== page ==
House prices expected to rise in the South West post Brexit & general election
By Tyler Ody - 14 November 2019
CommunityHome and Garden
New buyer enquiries and sales in region still downbeat
Prices on the up and expected to rise further over next twelve months
South West lettings sector sees demand outstripping supply and rents expected to rise further
The monthly RICS UK Residential Market Survey continues to show a subdued housing sales market in the South West with a lack of newly agreed sales and new buyer enquiries. However, 27% of the region’s agents expect prices to increase over the coming twelve months, indicating a pick-up in the market post-election.
During the month of October, 2% of agents in the South West reported a rise in new buyer enquiries, yet newly agreed sales remained negative for the fourth month in a row. Looking at the different areas of the UK, sales dipped across virtually all parts apart from Northern Ireland, where contributors noted a marginal increase.
Looking ahead, 16% of agents in the South West expect to see sales increase over the coming three months (up from -4% in September).
As the UK continues to struggle with housing supply, 12% more respondents noted a fall in new instructions to sell in the South West last month. This decline in sales stock was reflected across the whole of the UK. In addition, 49%, of survey participants reported an annual decline in the level of market appraisals undertaken which is the most negative since the series began in 2017.
Moving to prices, 11% more respondents reported a rise in house prices last month and 27% expect to see prices rise further over the coming twelve-months. Comparatively, prices in Northern Ireland, Wales, Scotland and the North West of England are expected to grow over the coming year.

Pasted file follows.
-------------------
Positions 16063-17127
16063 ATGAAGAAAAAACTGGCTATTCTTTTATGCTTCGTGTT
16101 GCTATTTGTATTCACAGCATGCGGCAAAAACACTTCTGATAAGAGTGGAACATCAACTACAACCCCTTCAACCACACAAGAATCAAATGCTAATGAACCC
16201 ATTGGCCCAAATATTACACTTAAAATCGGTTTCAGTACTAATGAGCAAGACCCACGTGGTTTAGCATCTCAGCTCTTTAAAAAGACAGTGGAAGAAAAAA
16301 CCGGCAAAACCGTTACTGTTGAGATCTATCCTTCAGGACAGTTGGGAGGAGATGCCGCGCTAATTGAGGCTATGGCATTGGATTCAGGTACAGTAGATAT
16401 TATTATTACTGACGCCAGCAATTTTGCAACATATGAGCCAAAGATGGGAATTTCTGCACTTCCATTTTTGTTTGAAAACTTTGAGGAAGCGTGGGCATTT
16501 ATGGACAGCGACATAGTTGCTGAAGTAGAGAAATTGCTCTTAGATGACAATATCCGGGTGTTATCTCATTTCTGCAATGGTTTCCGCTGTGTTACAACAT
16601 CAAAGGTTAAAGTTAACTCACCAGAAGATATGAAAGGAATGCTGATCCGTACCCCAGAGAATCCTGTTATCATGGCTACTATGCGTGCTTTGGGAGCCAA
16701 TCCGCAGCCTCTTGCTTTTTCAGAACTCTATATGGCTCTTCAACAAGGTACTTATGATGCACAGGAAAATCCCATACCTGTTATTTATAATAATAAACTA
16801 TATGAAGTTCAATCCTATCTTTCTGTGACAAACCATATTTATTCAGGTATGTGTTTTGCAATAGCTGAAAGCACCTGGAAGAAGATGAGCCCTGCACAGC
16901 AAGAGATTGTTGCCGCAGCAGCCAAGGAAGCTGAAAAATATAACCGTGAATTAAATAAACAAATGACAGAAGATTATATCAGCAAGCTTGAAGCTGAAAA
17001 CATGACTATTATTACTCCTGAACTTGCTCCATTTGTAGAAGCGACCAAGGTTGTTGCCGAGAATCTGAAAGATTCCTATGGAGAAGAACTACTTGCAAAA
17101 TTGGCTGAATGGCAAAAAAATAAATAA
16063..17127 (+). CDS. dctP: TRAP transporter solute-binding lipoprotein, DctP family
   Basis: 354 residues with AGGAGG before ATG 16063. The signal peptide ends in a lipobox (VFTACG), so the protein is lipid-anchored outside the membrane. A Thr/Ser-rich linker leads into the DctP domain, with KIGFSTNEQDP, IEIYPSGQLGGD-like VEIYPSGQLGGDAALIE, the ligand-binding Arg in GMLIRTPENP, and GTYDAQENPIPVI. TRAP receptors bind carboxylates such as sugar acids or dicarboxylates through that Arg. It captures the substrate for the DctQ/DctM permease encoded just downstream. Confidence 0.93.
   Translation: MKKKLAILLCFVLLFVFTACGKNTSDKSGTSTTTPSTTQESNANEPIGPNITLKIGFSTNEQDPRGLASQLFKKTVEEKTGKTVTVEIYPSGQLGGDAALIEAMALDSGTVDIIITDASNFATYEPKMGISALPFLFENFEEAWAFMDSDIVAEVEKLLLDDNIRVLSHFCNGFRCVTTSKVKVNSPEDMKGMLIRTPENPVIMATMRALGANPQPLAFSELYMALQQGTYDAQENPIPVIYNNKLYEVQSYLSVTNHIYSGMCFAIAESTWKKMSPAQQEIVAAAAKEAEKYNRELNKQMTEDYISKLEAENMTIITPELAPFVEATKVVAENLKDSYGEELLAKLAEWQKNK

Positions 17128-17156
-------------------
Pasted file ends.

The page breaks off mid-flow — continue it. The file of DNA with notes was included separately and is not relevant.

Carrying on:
Miles Kevin, MRICS, of Chartsedge in Totnes said: “The Brexit effect is making the market continue to stagnate, and with the election in December I can’t see the market changing until late first quarter of 2020.”
In the lettings market, 26% of respondents in the South West saw an increase in tenant demand, yet landlord instructions failed to pick-up, resulting in 24% of contributors expecting rents to rise over the coming three-months. Interestingly, the survey revealed that rental growth expectations for the near term have strengthened across all UK regions – due to rising demand outstripping supply – with all UK regions projected to see an increase in rents over the coming three months.
Simon Rubinsohn, RICS Chief Economist, said: “The latest survey feedback continues to suggest that both buyer and seller activity remains in a holding pattern, hampered by political and economic uncertainty. Given the upcoming general election next month, it appears unlikely that these trends will pick-up to any meaningful extent over the remainder of this year. The picture remains very different on the lettings side however, with tenant demand gathering momentum over recent months. This is running against an increasingly tight supply backdrop for rental properties and seems set to squeeze the pace of rental growth higher going forward.”
Tamara Hooper, Policy Manager at RICS said: “Persistent government meddling in the private rented sector (PRS) has dampened landlords’ appetites to invest and expand their portfolios, with many consolidating their assets, or leaving the sector altogether. In addition, the regular changes to the PRS regime has decreased stability and standards for tenants.
“The Government needs to stop tinkering with PRS activity – through misguided eviction processes, taxation and fees - and help provide a careful balance between landlords and tenants’ rights. This will encourage more landlords back to the market as well as ensure that tenants, including those who are most vulnerable, are not at a disadvantage in being able to find a suitable and affordable home to rent.”